3. Apr 2017

A trusting dialogue

On appeal, the High Court has established that it is the employer who sets the framework for when ‎disciplinary interviews may be recorded. A municipality was therefore justified in summarily dismissing ‎an employee who insisted on recording the proceedings at a disciplinary interview.‎

The employer's right to direct and control means that the employer has the right and responsibility to ‎instruct the employees and set the framework for the performance of the work. The employees on their ‎part are required to comply with the employer's instructions, and any disobedience may lead to ‎summary dismissal. In this appeal before the Danish Western High Court, the question was whether an ‎employer was justified in summarily dismissing an employee for insisting on recording the proceedings ‎at a disciplinary interview.‎

The case concerned an employee who refused to attend a disciplinary interview unless he was allowed ‎to record the proceedings on his mobile phone. The municipality refused, and the interview was ‎postponed a couple of days. ‎

When the disciplinary interview was resumed, the employee continued to insist on recording the ‎proceedings, even though he had been informed prior to the meeting that the municipality still would ‎not allow the proceedings to be recorded. When the employee refused to leave his mobile phone ‎outside the conference room, he was summarily dismissed for disobedience. He was sent home the ‎same day without pay. ‎

The following day, the usual consultation process was initiated and the employee was summarily ‎dismissed with final effect almost three weeks later – with effect from the date when he was first sent ‎home.‎

The lower court held that the summary dismissal was justified, and the employee therefore appealed to ‎the High Court, which has now delivered its judgment.‎

The employer sets the framework
Before the High Court, the employee argued that he was entitled to record the proceedings at the ‎interview because he disagreed with the wording of the minutes from the first such interview. He ‎further argued that, in any case, he was entitled to notice pay during the 3-week consultation period ‎and thus until the date when the summary dismissal became final.‎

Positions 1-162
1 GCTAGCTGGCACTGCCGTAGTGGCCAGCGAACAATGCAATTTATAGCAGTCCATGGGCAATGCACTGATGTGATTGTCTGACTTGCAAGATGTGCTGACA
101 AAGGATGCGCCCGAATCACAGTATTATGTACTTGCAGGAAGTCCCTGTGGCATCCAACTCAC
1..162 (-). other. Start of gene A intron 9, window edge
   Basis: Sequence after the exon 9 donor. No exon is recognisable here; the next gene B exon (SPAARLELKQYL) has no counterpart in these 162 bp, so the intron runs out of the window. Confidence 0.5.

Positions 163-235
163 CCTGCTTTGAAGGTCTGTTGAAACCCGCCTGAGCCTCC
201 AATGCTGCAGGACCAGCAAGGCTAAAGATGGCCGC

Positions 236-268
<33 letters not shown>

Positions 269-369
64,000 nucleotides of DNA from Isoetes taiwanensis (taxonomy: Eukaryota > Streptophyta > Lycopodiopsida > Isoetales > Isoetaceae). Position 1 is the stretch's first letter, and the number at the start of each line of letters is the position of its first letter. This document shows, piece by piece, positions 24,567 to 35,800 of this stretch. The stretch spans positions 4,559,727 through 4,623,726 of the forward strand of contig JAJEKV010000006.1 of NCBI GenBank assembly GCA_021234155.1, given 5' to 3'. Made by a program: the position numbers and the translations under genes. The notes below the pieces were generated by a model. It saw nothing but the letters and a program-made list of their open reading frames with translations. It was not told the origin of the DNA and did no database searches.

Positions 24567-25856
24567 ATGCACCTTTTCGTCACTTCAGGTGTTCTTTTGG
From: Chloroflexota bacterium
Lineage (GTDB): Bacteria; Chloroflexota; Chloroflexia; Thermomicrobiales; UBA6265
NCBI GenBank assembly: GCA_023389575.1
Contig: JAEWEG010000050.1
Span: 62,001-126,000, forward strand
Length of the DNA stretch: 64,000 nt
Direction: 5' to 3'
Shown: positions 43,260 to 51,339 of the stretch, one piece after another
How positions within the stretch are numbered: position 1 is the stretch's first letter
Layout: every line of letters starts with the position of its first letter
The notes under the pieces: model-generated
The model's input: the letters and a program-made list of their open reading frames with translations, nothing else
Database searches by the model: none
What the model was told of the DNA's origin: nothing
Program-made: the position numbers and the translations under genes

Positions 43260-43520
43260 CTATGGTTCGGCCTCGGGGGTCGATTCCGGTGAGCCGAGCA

The municipality maintained that the employee was not entitled to record the proceedings, arguing ‎among other things that his interests would be adequately safeguarded at the interview. In addition, ‎the municipality submitted that the effective date of the summary dismissal was the day when the ‎employee was sent home as the reason why he was unable to perform his job during the consultation ‎period was entirely due to his own circumstances.‎

The High Court held that the employee was required to attend in the disciplinary interview and that the ‎municipality's decision not to allow him to record the proceedings was based on objective reasons. By ‎not attending the interview on the terms set by the employer, the employee was in material breach of ‎the employment relationship and the summary dismissal was therefore justified.‎

The High Court also agreed with the municipality that it was entitled to summarily dismiss the employee ‎with effect from the day when he was originally sent home. Accordingly, the employee was not entitled ‎to notice pay during the consultation period.‎

Norrbom Vinding notes

  • that the judgment shows that, by virtue of the employer's right to direct and control, it is for the ‎employer to set the framework as to how a disciplinary interview is to take place and the employer is ‎therefore also entitled to decide whether or not to allow the employee to record the proceedings; and
  • that the judgment is an example that a summary dismissal may be effective from before the date when ‎the employee is summarily dismissed with final effect (i.e. after the end of the consultation period), ‎and if the employee is unable to perform his job in the consultation period due to his own ‎circumstances, this will weigh against the employee.‎

Norrbom Vinding represented the municipality.‎

The above article is intended for general information only and does not constitute legal advice.

Written by


Termination of employment